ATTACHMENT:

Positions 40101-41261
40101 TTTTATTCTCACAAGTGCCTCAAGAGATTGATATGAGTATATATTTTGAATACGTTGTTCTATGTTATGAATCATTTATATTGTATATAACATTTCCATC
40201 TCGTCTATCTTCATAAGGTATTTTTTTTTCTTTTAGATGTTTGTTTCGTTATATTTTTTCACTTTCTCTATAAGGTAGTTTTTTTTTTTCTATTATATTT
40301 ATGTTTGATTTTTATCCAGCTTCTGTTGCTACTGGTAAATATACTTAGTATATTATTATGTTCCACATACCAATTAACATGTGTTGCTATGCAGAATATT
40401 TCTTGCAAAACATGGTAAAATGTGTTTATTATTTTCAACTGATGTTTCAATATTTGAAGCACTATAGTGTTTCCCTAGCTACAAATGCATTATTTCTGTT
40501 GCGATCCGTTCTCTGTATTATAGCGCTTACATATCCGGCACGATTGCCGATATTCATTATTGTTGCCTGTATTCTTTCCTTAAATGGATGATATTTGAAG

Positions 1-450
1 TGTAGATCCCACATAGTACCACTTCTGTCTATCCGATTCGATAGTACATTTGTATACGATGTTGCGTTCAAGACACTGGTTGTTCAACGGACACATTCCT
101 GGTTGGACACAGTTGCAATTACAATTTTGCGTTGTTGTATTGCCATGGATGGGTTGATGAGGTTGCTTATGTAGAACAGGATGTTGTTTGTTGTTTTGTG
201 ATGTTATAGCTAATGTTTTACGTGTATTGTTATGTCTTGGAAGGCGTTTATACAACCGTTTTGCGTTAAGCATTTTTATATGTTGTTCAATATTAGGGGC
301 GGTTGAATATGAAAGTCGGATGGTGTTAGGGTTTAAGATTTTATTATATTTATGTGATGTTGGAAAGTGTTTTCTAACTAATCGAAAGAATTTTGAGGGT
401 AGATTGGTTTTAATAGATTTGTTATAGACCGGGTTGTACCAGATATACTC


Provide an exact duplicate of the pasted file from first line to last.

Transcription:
Positions 40101-41261
40101 TTTTATTCTCACAAGTGCCTCAAGAGATTGATATGAGTATATATTTTGAATACGTTGTTCTATGTTATGAATCATTTATATTGTATATAACATTTCCATC
40201 TCGTCTATCTTCATAAGGTATTTTTTTTTCTTTTAGATGTTTGTTTCGTTATATTTTTTCACTTTCTCTATAAGGTAGTTTTTTTTTTTCTATTATATTT
40301 ATGTTTGATTTTTATCCAGCTTCTGTTGCTACTGGTAAATATACTTAGTATATTATTATGTTCCACATACCAATTAACATGTGTTGCTATGCAGAATATT
40401 TCTTGCAAAACATGGTAAAATGTGTTTATTATTTTCAACTGATGTTTCAATATTTGAAGCACTATAGTGTTTCCCTAGCTACAAATGCATTATTTCTGTT
40501 GCGATCCGTTCTCTGTATTATAGCGCTTACATATCCGGCACGATTGCCGATATTCATTATTGTTGCCTGTATTCTTTCCTTAAATGGATGATATTTGAAG

Positions 1-450
1 TGTAGATCCCACATAGTACCACTTCTGTCTATCCGATTCGATAGTACATTTGTATACGATGTTGCGTTCAAGACACTGGTTGTTCAACGGACACATTCCT
101 GGTTGGACACAGTTGCAATTACAATTTTGCGTTGTTGTATTGCCATGGATGGGTTGATGAGGTTGCTTATGTAGAACAGGATGTTGTTTGTTGTTTTGTG
201 ATGTTATAGCTAATGTTTTACGTGTATTGTTATGTCTTGGAAGGCGTTTATACAACCGTTTTGCGTTAAGCATTTTTATATGTTGTTCAATATTAGGGGC
301 GGTTGAATATGAAAGTCGGATGGTGTTAGGGTTTAAGATTTTATTATATTTATGTGATGTTGGAAAGTGTTTTCTAACTAATCGAAAGAATTTTGAGGGT
401 AGATTGGTTTTAATAGATTTGTTATAGACCGGGTTGTACCAGATATACTC